Most economists would agree that institutions in general are incredibly important in helping to shape countries’ overall economic and fiscal outcomes. But which institutions really matter, and to what extent, is less clear.
A team of staff at the IMF recently completed a study, along with detailed country evaluations, that explores the G-20 countries’ efforts to strengthen their budget institutions in the wake of the global financial crisis, and evaluates their impact on fiscal policy. We ask whether strong budget institutions helped these countries to cope with the substantial fiscal consolidation needs that arose after the Great Recession. The evidence suggests that these institutions have indeed been important.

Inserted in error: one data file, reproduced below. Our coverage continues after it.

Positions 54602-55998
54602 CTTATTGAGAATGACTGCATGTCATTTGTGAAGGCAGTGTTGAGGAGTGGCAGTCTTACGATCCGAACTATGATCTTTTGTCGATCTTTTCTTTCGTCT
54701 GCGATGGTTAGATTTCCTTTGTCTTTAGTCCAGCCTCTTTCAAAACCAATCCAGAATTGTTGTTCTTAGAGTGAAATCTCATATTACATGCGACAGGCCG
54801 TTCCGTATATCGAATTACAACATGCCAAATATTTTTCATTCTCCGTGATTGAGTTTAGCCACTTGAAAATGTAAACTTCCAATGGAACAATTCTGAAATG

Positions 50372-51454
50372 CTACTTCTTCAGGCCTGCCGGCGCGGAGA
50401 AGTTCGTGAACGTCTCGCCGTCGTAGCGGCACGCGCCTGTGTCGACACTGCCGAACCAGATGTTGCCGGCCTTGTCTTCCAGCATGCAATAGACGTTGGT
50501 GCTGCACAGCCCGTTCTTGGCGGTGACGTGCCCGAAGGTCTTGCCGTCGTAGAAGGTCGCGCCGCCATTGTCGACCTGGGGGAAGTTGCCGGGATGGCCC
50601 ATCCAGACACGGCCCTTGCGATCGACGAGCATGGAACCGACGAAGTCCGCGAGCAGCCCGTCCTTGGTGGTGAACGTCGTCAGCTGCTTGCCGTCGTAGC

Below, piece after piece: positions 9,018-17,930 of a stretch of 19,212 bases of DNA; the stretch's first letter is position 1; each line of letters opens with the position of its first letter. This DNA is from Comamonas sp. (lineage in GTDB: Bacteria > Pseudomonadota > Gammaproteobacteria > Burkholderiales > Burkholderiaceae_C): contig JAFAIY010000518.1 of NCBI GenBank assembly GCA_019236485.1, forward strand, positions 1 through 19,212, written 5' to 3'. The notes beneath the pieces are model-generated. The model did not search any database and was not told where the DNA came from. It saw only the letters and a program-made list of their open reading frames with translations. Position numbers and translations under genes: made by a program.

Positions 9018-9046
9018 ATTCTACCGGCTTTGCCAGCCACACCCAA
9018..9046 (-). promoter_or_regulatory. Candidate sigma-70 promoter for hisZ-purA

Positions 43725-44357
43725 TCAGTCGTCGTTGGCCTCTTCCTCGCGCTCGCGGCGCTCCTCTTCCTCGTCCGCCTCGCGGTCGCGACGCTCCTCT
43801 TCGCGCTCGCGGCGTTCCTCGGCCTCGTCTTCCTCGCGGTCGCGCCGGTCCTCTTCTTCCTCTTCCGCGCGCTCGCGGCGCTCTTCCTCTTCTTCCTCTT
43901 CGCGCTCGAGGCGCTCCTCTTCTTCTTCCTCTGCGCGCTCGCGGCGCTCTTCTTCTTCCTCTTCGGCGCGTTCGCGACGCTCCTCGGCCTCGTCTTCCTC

Budget institutions matter
In the study we identify 12 institutions (see figure1) that are commonly viewed as important for the effectiveness of fiscal policy. To be clear, the term “institution” is used in a broad sense—it encompasses processes, procedures, systems, legal frameworks, and organizational entities which contribute to the budget process.